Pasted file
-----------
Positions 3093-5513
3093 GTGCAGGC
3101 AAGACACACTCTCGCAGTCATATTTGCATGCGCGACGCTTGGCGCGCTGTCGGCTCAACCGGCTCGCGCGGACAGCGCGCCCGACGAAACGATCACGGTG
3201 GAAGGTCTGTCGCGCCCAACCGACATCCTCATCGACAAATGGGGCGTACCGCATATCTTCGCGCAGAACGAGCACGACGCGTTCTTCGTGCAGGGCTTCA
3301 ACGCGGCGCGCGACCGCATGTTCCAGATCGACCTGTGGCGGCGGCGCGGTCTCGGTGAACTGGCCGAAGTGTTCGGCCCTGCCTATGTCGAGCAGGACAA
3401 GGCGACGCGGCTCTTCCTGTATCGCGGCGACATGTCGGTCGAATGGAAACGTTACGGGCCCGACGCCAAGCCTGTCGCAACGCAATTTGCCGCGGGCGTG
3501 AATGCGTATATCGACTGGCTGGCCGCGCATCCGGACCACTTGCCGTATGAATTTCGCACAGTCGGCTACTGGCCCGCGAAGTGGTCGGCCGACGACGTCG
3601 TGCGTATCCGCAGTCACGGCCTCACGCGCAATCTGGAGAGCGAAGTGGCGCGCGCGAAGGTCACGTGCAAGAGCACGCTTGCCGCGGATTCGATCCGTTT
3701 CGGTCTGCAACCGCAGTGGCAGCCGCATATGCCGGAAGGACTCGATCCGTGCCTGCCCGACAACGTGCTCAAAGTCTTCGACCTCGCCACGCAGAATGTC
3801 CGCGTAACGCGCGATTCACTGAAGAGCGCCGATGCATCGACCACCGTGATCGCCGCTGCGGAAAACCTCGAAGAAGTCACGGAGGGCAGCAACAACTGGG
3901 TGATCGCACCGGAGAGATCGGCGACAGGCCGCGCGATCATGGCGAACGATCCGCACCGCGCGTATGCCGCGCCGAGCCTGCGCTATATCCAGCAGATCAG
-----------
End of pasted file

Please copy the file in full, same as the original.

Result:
Positions 3093-5513
3093 GTGCAGGC
3101 AAGACACACTCTCGCAGTCATATTTGCATGCGCGACGCTTGGCGCGCTGTCGGCTCAACCGGCTCGCGCGGACAGCGCGCCCGACGAAACGATCACGGTG
3201 GAAGGTCTGTCGCGCCCAACCGACATCCTCATCGACAAATGGGGCGTACCGCATATCTTCGCGCAGAACGAGCACGACGCGTTCTTCGTGCAGGGCTTCA
3301 ACGCGGCGCGCGACCGCATGTTCCAGATCGACCTGTGGCGGCGGCGCGGTCTCGGTGAACTGGCCGAAGTGTTCGGCCCTGCCTATGTCGAGCAGGACAA
3401 GGCGACGCGGCTCTTCCTGTATCGCGGCGACATGTCGGTCGAATGGAAACGTTACGGGCCCGACGCCAAGCCTGTCGCAACGCAATTTGCCGCGGGCGTG
3501 AATGCGTATATCGACTGGCTGGCCGCGCATCCGGACCACTTGCCGTATGAATTTCGCACAGTCGGCTACTGGCCCGCGAAGTGGTCGGCCGACGACGTCG
3601 TGCGTATCCGCAGTCACGGCCTCACGCGCAATCTGGAGAGCGAAGTGGCGCGCGCGAAGGTCACGTGCAAGAGCACGCTTGCCGCGGATTCGATCCGTTT
3701 CGGTCTGCAACCGCAGTGGCAGCCGCATATGCCGGAAGGACTCGATCCGTGCCTGCCCGACAACGTGCTCAAAGTCTTCGACCTCGCCACGCAGAATGTC
3801 CGCGTAACGCGCGATTCACTGAAGAGCGCCGATGCATCGACCACCGTGATCGCCGCTGCGGAAAACCTCGAAGAAGTCACGGAGGGCAGCAACAACTGGG
3901 TGATCGCACCGGAGAGATCGGCGACAGGCCGCGCGATCATGGCGAACGATCCGCACCGCGCGTATGCCGCGCCGAGCCTGCGCTATATCCAGCAGATCAG